- Journal: This is particularly great for calming those racing thoughts that keep you up.
- Do work you would have done tomorrow. Instead of stressing about the work you’ll be too tired for tomorrow, take a quick moment to reorganize your schedule. If you are awake and alert now, do the work and schedule a midmorning nap tomorrow.
- Yoga: Some poses are designed for bringing peace and calm.
Self-care as a mom takes a lot of flexibility and creativity. Your schedule is going to be out of whack. What worked for you before children might not work now, and you can’t control your schedule as well as you could before. Turning these stressful moments into wins will help you not just survive motherhood, but thrive.
Author: Dr. Charlynn Ruan, clinical psychologist and founder of Thrive Psychology Group for women.
Here are some tips for kicking “Holiday Break Boredom” to the curb, and making the most of your time off together as a family.
Make Holiday Decorations
Making ornaments can be a fun and simple way to build memories that last a lifetime. All you need is paint, popsicle sticks, a clear ornament (and Pinterest of course), and you’re all set!
Families celebrating Kwanzaa can practice Zawadi as a fun family activity. Pasta necklaces are a no-mess way to celebrate this African custom of gift giving for kids. Using a fishing line or string, add red, green, and black dry pasta noodles of different shapes, and give them to friends and family members.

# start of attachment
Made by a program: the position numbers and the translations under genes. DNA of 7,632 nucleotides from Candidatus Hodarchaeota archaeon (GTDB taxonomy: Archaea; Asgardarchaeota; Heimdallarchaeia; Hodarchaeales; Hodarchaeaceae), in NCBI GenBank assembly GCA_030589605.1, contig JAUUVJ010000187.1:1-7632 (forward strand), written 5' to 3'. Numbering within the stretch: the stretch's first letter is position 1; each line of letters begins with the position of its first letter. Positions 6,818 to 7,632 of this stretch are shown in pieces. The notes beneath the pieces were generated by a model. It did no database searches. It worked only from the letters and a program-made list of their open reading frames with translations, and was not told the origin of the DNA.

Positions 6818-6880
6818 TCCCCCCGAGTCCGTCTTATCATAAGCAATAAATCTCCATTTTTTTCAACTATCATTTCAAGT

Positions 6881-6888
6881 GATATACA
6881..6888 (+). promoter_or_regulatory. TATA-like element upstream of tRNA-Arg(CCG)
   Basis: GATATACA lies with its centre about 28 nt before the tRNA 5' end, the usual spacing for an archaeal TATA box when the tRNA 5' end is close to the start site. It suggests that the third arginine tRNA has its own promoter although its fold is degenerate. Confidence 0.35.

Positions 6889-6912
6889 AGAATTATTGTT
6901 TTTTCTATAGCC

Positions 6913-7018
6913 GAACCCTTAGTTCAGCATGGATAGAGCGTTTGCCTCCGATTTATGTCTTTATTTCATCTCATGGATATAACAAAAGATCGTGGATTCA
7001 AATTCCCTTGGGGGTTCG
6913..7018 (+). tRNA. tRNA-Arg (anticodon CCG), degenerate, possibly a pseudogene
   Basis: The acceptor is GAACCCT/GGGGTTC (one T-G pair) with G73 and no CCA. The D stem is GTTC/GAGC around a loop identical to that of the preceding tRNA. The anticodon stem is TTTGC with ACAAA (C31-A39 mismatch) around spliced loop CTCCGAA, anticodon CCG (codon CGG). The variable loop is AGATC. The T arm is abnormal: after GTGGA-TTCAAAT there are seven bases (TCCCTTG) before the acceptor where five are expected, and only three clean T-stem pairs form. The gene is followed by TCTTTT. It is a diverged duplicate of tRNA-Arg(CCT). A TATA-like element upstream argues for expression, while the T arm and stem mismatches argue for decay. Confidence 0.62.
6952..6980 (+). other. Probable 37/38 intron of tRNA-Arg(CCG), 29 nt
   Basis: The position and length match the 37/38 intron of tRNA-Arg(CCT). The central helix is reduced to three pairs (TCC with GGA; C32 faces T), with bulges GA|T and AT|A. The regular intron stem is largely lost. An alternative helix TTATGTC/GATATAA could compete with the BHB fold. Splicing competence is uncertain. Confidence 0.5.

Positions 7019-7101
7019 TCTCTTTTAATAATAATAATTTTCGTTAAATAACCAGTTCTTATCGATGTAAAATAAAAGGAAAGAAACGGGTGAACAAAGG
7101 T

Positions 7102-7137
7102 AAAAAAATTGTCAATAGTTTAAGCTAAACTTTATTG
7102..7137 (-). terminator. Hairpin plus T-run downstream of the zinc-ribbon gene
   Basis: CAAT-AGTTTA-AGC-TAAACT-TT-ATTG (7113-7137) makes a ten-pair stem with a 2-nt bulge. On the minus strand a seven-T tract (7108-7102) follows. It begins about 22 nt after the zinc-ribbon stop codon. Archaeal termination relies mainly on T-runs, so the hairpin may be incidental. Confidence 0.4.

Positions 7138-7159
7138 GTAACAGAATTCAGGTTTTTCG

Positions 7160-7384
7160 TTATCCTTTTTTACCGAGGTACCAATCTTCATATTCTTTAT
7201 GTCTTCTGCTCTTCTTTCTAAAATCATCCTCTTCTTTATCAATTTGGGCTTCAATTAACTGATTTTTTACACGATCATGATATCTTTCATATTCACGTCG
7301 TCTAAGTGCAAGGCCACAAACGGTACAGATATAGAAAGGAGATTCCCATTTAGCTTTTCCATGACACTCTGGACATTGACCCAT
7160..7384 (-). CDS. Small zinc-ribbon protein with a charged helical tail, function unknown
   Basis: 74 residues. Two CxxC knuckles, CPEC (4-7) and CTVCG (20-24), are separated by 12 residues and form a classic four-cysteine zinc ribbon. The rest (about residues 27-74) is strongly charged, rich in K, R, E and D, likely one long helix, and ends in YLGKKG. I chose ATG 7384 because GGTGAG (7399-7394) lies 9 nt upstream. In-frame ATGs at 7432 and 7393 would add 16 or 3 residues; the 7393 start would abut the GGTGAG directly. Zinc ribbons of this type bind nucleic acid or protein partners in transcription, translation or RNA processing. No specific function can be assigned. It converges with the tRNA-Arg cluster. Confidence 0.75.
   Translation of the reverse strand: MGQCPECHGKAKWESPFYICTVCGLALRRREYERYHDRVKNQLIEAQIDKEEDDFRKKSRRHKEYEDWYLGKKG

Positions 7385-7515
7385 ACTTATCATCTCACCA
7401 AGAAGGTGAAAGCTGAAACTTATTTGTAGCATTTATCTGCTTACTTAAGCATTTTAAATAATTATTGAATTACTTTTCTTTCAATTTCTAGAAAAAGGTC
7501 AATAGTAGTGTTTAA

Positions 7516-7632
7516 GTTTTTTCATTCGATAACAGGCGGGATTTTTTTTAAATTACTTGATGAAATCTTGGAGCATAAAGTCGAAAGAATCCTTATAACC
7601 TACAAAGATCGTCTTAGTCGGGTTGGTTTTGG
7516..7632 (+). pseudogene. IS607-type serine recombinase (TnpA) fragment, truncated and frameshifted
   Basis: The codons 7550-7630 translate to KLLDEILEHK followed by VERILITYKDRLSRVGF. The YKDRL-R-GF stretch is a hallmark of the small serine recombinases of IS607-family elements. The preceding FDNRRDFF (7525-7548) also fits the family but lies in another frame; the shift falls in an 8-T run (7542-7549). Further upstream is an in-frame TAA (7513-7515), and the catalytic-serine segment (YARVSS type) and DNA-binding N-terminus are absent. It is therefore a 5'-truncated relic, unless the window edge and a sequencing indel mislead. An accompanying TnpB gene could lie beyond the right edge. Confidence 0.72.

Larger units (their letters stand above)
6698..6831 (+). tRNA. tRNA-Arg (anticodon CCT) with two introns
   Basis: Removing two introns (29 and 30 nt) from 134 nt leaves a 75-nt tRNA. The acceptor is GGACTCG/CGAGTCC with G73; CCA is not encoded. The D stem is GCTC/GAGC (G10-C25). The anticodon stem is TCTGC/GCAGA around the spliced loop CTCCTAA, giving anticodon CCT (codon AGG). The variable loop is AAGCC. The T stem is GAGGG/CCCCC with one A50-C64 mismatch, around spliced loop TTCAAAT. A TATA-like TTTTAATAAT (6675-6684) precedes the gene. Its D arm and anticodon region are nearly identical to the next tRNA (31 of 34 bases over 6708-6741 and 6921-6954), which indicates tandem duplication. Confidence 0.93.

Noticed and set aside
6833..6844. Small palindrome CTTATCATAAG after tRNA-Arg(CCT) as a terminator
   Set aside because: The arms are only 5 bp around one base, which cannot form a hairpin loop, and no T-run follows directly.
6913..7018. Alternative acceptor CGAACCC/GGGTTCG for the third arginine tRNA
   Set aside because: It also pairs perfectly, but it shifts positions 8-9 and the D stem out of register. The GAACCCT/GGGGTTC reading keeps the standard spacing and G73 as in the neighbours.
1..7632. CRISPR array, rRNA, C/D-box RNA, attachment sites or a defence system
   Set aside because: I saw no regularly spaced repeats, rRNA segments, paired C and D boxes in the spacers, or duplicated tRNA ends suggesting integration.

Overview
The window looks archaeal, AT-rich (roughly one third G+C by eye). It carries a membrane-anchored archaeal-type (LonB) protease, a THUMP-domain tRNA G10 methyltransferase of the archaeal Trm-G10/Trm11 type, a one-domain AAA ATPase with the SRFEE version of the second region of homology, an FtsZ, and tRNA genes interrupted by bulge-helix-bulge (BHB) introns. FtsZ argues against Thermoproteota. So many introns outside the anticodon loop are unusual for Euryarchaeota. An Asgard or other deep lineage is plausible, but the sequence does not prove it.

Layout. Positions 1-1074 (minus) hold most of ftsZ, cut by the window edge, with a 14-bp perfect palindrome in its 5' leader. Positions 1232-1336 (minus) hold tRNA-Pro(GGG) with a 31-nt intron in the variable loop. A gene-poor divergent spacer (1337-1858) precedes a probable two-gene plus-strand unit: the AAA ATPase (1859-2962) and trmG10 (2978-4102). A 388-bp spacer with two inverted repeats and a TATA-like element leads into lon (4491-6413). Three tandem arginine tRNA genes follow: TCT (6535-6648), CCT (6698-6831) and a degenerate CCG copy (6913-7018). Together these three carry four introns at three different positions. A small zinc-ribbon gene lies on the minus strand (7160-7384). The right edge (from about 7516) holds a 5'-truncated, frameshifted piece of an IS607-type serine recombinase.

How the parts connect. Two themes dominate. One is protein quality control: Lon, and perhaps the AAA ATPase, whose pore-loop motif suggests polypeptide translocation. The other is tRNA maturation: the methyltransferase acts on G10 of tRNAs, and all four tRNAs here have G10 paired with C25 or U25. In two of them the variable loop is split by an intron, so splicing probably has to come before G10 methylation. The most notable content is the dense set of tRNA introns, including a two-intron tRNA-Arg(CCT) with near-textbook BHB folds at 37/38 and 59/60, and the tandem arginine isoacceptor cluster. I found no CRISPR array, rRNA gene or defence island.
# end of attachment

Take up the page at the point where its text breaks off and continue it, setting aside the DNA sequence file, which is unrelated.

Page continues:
Volunteer At A Local Food Pantry
This is a great introduction to having conversations with your kids about helping those in need in and around the holiday season. This can also be a way for your family to engage with others who may come from different backgrounds and home origins. It teaches your kids to value others, regardless of their background. You might end up making a new friend!
Christmas Caroling At A Local Nursing Home
What a better way to show appreciation and spread holiday cheer than singing loud for all to hear? Gather your family and some friends, and organize a day at a nursing home in your community. You can spend time with the residents while singing Christmas carols, playing games, and brightening the day of those who may not have a lot of people to celebrate with during this holiday season.
Build A Gingerbread House
Whether you build one together as a family or make it a contest, this is a timeless holiday activity. Stores like Michael’s, Whole Foods and Target have DIY gingerbread houses that come pre-assembled (or, if you’re feeling up for the challenge, you can build one yourself). Gingerbread house building allows your kids to express their creativity. You might even discover you have a future architect or designer on your hands!
Family Excursion Day
Perhaps you didn’t have time for everything you wanted to do this summer. Use your child’s holiday break as a way to fit in some quality family time. Go to the ballet. See a play for the first time. Check out the local zoo or aquarium. Take the opportunity to do that one last thing as a family before the year is over!